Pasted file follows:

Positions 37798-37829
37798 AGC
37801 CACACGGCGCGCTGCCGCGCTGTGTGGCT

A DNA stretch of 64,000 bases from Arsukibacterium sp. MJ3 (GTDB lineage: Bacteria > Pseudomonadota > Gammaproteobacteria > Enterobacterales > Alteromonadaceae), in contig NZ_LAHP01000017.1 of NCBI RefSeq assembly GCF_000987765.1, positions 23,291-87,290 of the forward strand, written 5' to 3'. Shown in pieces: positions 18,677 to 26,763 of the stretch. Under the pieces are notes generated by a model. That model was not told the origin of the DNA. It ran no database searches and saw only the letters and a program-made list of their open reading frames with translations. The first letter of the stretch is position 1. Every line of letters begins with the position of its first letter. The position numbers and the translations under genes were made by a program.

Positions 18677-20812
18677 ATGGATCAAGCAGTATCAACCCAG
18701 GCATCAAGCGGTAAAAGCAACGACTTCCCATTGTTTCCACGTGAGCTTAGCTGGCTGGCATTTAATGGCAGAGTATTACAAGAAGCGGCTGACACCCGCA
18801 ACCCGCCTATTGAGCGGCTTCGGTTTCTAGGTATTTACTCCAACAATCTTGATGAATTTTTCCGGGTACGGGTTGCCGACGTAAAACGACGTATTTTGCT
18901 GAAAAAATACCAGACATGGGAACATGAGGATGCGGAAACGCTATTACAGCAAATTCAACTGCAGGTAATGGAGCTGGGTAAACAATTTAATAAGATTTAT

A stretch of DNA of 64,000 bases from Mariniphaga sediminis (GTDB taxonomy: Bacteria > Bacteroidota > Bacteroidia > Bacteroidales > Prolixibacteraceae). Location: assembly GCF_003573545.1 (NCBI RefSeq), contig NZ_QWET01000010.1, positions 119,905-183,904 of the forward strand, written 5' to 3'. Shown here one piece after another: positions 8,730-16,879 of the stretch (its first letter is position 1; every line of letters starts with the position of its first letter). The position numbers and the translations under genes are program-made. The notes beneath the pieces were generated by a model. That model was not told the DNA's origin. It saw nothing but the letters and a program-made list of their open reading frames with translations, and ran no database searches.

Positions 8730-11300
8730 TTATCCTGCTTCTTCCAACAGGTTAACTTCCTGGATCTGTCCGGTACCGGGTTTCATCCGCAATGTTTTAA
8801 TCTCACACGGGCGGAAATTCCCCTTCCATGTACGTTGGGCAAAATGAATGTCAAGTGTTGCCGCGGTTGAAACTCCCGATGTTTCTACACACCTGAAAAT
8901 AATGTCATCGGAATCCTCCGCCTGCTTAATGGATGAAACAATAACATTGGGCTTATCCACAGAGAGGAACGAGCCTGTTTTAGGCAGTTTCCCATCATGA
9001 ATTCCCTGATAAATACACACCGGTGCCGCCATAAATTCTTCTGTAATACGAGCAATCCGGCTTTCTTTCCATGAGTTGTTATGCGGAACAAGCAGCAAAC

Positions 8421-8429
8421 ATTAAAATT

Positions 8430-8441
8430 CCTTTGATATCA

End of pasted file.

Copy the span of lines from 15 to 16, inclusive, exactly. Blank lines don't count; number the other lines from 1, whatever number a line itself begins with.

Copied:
9001 ATTCCCTGATAAATACACACCGGTGCCGCCATAAATTCTTCTGTAATACGAGCAATCCGGCTTTCTTTCCATGAGTTGTTATGCGGAACAAGCAGCAAAC

Positions 8421-8429